Equity and Judicial Discretion in Maryland Divorce Cases

A lot of people, when they hear the phrase “equitable” in connection with a divorce case, immediately think “50-50.” That’s not necessarily true. The law actually gives trial courts broad discretion in deciding what is (or is not) equitable, whether that means distributing assets and/or debt obligations evenly or ordering something different. Given the judge’s substantial discretionary power, it is vital to have a knowledgeable Maryland divorce lawyer on your side, you that you can be confident that the judge has all the information necessary to accurately decide was is a just outcome.

As noted above, a division is not always 50-50. As an example, there’s this divorce-related case from Brookeville.

The spouses worked out a marital settlement agreement in early 2015 that said that the wife would receive the exclusive “use and possession” of the marital home for three years. After that 36-month period elapsed (or if the wife remarried earlier,) the agreement dictated that the home would be listed for sale.

In 2018, the three-year window expired, but the wife refused to sell. Eventually, the husband went back to court and got a judicial order for the sale of the home. The court also appointed a trustee to handle the transaction and ordered the wife to pay all of the trustee’s fees.

The home sold in October 2021, netting $36,000 in proceeds — $18,000 to each spouse. Shortly thereafter, the trustee requested payment of fees totaling $22,000. That meant the wife’s $18,000 went to the trustee and the court ordered her to pay the trustee $4,000 to cover the full $22,000 fee.

The wife appealed that judgment, arguing that Maryland law doesn’t give trial courts the authority to do what the judge did in her case. She contended that, if the court chose to order a sale, the judge could only divide the proceeds between the spouses “according to the parties’ respective rights.”

According to the appeals court, the court did divide the proceeds according to the spouses’ respective rights. It gave the husband $18,000 and the wife $18,000. It simply tacked on an order obliging the wife to pay 100% of the $22,000 sum owed to the trustee, which wiped out her $18,000 and left her owing an additional $4,000. The law permitted the court to do that as part of creating an equitable result.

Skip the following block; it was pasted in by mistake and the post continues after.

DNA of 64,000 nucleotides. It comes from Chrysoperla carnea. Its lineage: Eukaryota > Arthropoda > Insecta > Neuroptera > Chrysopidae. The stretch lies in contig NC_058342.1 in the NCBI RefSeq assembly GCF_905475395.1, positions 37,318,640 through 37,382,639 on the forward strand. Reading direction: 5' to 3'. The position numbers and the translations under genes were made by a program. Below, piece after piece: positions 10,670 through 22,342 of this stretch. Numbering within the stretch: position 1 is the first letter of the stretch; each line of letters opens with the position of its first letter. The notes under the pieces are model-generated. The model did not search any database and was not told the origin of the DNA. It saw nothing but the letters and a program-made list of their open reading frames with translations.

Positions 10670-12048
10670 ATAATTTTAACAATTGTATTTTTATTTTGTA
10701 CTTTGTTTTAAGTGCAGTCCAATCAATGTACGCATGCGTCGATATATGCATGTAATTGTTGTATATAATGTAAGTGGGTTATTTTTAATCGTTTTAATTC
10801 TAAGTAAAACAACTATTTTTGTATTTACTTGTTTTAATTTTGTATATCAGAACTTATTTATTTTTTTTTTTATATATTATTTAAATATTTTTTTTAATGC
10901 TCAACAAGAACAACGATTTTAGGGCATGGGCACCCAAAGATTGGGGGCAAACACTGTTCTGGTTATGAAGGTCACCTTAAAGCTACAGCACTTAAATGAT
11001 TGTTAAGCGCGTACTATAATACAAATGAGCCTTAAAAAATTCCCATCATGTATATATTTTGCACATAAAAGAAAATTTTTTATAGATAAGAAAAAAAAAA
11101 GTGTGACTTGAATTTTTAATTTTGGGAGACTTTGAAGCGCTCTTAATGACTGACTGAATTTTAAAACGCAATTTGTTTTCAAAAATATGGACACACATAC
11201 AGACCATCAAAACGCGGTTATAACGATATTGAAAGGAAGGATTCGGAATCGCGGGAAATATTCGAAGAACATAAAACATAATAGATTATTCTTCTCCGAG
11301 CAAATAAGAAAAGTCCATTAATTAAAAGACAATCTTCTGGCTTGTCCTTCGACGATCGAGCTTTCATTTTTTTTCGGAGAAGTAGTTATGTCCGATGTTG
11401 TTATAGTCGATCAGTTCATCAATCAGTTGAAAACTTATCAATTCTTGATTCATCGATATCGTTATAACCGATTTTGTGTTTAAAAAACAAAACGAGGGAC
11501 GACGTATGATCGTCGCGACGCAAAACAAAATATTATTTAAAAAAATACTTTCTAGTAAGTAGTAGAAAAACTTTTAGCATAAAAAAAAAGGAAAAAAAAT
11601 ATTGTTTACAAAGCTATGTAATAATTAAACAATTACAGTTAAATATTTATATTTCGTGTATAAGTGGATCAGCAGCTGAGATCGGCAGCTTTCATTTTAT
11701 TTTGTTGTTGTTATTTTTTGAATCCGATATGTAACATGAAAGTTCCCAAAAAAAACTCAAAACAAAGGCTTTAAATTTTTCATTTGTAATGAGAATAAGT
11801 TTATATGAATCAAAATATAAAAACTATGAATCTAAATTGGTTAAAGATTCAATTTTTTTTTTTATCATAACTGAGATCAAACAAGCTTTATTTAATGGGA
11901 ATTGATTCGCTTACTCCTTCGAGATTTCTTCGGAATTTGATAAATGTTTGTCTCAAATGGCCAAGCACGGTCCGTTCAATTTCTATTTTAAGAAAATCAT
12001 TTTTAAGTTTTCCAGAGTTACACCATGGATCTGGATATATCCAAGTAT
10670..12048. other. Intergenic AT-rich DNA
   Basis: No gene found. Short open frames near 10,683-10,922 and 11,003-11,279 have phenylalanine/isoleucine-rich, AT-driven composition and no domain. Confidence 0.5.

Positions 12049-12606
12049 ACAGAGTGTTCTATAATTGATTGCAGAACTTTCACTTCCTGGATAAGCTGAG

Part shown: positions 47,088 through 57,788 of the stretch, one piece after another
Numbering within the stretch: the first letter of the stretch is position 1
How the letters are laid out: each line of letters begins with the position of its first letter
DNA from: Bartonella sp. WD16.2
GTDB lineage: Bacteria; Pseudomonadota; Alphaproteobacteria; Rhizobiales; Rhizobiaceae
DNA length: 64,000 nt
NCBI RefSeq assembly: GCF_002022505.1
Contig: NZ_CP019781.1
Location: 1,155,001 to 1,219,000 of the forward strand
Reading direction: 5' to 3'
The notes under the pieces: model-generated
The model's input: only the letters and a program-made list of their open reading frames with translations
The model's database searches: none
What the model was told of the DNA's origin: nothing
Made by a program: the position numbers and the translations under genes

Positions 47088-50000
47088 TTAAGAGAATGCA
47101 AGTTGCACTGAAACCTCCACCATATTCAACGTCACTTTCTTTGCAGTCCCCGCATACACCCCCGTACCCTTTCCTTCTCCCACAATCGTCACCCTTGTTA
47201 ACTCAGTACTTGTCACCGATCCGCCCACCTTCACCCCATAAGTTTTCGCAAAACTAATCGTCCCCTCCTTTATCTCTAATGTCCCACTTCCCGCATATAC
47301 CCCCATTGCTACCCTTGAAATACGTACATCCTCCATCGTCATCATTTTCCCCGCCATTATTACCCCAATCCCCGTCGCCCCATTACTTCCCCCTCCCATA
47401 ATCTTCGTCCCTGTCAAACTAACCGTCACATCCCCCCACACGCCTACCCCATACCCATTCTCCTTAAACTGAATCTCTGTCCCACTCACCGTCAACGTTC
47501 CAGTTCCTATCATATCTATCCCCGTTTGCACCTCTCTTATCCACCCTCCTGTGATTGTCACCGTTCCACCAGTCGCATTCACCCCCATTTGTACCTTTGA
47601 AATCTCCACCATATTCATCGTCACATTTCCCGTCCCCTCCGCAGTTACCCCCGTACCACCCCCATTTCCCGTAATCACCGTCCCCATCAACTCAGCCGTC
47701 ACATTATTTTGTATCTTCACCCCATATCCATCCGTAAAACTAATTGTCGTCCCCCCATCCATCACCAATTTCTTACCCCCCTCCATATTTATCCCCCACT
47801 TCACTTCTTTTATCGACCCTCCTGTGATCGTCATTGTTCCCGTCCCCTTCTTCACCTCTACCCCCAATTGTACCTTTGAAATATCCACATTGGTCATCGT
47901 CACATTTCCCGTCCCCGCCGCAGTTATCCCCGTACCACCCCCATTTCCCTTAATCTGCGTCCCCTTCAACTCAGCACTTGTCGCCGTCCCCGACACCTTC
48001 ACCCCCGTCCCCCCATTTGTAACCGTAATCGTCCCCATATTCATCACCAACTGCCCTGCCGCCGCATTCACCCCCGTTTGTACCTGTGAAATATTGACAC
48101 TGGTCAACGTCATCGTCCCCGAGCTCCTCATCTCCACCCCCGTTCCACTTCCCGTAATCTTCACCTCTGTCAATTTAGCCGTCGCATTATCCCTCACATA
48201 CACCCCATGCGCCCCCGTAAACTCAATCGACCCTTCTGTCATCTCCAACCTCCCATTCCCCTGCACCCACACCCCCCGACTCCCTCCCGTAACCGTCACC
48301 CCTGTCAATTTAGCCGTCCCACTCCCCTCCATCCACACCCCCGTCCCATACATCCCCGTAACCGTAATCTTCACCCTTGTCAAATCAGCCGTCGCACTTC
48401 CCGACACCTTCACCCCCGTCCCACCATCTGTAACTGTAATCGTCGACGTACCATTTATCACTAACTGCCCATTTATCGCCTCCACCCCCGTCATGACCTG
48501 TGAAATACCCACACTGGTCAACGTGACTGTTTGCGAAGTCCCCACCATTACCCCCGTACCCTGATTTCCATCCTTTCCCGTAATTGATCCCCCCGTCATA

Judges Have Broad Discretion in Equity Matters

As the appeals court explained, proceedings seeking a judicial sale of a property under Real Property Section 14-107 are “equitable in nature.” Additionally, any proceeding adjudicating “issues related to divorce” is an equitable one, too.

What’s the significance of that? It means that the trial court has “broad discretionary authority.” The law gives judges substantial leeway in fashioning judgments that ensure justice and fairness to all parties. The law also gives trial court judges wide latitude in the factors they choose to consider in deciding what would constitute an equitable outcome.

In this couple’s case, the agreement required the wife to give up the home for sale in early 2018 but she steadfastly refused for almost three years. For several months, the husband paid half of the monthly mortgage payment, even though that payment was the wife’s obligation under the terms of the agreement. The wife continued resisting selling until the husband got a court order. Even then, the wife “continued to frustrate efforts to sell the home.” These were all things that the trial judge was entitled to consider as factors in determining what an equitable outcome should be.

What you can take away from this wife’s unsuccessful appeal is the knowledge that any court proceeding related to your divorce is an equitable one and the law gives courts deciding equity matters very broad discretion in deciding outcomes. These discretionary decisions are often difficult to overturn on appeal, which means that it is crucial to ensure you’ve put your strongest case forward when you’ve before the trial court. Part of that is retaining experienced legal counsel. The knowledgeable Maryland family law attorneys at Anthony A. Fatemi, LLC are here to be that experienced, effective legal counsel for you, working to ensure that the outcome you receive is a genuinely fair one. Contact us today at 301-519-2801 or via our online form to schedule your consultation.

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